The hype around buzzwords like big data and data analytics has created both believers and skeptics. Wary players in the offshore industry have adopted a wait-and-see approach, hoping clear business solutions will solidify. In dealing with disruptive technology, however, companies must be ready to mobilize if they are to implement game-changing solutions.
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The benefits of data analytics and well-managed data are enormous, potentially as much as billions of dollars each year.
Recognizing the value of what is at stake, ABS is developing guidance for data analytics and data management and is setting standards for best practices.
Data as an asset
There has been a proliferation of small, intelligent sensors that measure changes in physical attributes and transmit the resulting data through new, fast communication networks. Data can be stored in massive data centers and processed and analyzed by powerful computers and processors. More data, communication, storage and processing ability are becoming available at a relatively low cost, which has led to an exponential rate of data generation.
Data are a valuable asset, but rarely are recognized or managed as one. A typical international oil company invests US$2-3 billion per year in acquiring data. Applying a straight-line depreciation to the value of those data over 10 years results in an asset worth $10-15 billion. How much care and attention should be dedicated to this asset?
For data to deliver value, it is crucial to recognize and equate data analytics and data management to “good investment” instead of a cost of doing business.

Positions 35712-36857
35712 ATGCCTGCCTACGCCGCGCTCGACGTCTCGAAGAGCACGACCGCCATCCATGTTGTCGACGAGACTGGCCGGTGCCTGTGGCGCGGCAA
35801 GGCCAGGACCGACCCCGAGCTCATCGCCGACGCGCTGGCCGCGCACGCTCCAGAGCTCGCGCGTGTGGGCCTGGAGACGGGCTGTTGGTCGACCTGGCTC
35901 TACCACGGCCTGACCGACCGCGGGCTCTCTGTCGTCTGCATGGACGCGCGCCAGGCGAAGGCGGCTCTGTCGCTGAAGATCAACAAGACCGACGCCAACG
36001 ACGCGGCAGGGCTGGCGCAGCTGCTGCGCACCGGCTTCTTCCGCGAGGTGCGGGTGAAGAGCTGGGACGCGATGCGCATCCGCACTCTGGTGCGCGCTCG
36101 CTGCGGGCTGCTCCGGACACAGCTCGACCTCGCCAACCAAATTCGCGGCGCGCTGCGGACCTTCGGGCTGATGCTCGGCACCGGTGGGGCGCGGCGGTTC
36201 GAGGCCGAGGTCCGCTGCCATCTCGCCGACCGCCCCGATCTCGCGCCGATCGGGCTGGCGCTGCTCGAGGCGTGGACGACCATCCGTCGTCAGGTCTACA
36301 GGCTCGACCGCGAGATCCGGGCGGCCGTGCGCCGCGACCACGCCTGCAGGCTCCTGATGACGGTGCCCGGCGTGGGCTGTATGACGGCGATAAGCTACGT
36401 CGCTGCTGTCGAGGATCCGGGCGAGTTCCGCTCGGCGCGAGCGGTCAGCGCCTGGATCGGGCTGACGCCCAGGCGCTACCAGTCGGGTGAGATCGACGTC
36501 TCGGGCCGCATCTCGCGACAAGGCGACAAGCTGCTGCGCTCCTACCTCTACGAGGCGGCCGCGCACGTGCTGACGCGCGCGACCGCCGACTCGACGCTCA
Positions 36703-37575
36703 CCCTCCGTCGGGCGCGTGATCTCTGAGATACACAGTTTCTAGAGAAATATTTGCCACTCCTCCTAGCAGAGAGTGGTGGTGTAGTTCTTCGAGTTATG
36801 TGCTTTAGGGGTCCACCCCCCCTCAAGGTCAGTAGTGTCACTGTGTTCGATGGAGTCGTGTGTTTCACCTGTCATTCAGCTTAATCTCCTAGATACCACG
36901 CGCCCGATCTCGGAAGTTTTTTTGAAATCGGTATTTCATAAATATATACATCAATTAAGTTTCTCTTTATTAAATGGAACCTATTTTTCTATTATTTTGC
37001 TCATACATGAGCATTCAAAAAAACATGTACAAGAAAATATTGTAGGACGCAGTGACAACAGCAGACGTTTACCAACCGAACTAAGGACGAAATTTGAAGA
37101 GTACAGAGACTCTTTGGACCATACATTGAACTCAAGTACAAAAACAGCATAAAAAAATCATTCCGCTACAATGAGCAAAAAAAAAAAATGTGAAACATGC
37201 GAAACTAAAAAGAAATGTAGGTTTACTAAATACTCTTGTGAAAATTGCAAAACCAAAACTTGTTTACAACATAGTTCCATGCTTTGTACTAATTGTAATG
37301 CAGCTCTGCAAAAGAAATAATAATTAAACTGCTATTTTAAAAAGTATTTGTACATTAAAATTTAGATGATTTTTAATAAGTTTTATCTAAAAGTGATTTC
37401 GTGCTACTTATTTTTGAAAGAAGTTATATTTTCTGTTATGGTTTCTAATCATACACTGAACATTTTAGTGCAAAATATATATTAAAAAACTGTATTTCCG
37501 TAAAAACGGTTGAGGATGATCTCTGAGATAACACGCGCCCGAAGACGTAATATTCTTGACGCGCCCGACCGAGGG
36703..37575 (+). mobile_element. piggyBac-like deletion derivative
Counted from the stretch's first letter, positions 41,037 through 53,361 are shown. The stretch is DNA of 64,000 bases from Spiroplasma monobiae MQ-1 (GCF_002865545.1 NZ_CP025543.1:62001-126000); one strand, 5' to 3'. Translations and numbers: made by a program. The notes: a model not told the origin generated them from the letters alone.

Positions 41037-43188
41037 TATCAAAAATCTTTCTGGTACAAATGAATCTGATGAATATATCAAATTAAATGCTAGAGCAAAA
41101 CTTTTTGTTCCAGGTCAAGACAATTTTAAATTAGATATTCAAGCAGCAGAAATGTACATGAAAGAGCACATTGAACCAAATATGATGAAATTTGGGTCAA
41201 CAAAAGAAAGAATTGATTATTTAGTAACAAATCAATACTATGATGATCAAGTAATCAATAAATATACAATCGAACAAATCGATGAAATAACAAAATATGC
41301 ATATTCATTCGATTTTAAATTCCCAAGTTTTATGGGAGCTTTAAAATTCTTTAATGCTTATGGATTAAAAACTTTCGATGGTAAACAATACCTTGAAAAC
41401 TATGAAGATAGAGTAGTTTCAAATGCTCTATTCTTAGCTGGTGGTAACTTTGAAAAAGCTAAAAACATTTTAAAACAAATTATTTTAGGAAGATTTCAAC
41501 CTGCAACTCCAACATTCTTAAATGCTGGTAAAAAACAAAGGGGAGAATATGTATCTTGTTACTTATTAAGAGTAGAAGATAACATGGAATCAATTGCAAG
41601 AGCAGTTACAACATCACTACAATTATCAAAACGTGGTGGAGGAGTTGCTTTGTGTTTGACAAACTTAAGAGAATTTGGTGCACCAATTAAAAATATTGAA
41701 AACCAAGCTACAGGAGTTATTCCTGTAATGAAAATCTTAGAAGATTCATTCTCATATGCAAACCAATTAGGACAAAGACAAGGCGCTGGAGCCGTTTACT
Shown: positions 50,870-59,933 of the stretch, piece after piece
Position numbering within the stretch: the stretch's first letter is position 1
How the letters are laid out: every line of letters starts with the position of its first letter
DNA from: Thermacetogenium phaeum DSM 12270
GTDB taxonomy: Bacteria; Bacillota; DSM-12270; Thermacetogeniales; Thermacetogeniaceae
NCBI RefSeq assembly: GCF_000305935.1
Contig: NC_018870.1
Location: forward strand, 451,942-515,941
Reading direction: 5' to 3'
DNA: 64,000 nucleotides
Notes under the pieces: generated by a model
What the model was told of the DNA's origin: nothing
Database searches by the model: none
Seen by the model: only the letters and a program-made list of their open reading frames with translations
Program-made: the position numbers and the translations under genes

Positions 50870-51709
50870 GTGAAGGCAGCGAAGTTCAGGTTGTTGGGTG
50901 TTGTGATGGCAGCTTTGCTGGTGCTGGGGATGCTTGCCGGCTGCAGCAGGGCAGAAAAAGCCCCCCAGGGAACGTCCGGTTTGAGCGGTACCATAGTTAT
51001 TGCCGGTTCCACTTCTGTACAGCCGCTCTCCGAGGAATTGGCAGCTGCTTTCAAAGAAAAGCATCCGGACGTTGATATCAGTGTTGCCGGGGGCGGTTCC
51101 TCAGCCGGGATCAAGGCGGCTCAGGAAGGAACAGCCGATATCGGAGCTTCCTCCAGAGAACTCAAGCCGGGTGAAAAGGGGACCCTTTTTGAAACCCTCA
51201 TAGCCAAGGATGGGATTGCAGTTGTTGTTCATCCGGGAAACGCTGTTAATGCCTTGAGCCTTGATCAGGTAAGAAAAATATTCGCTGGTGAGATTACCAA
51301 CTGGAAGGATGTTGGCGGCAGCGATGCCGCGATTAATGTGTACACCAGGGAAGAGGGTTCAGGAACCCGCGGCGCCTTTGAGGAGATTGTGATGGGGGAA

Data processed into efficiency
Offshore assets, including those that are subsea, are a special and complex case. They are remote and isolated most of their operating life, and there are limited pre-scheduled times when repairs and maintenance can be undertaken (e.g., when a unit is dry-docked or when production has been reduced or stopped so the asset can undergo repairs).
Today, operators conduct routine inspections and collect data to determine the condition of the asset as well as specific structures and equipment. Then they develop estimates for remedial work and solicit proposals from repair and maintenance facilities. Sometimes, hidden damage is discovered during repair or maintenance work, which can cause costly delays in returning to operation. Collecting and analyzing more data while an offshore asset is operating can provide more knowledge, improved planning, and reduced maintenance down time. The same applies if deficiencies are uncovered during a statutory inspection or a survey by a classification society – previously unknown conditions generally are more costly and take longer to repair.
The possibility exists today to begin creating data-driven, “self-aware” physical assets, whose performance and state of health is being continually and holistically monitored and predicted. Assets can be designed with sensors and analytic capabilities from the outset. Metrics and sensors can be carefully selected to allow optimization of the asset through predictive data analytics. Sensitive “hot spots,” where risks to business and operations objectives are higher, can be proactively identified; so continuous data collection can be used for better decision-making.
Data analytics and data management are still at the early adoption stage in the offshore and subsea industries. ABS is working with industry partners to develop the guidance needed to help the industry realize potentially remarkable benefits.
It is time to start managing data as the asset it is.
Dr. Henrique Paula, vice president of global energy initiatives for ABS, has 37 years of engineering experience in management in integrity, risk, safety, reliability and project quality with a focus in the oil and gas, and power sectors. Paula has provided advisory and training services in more than 30 countries and authored/co-authored more than 100 published documents. He holds a PhD from the University of Tennessee.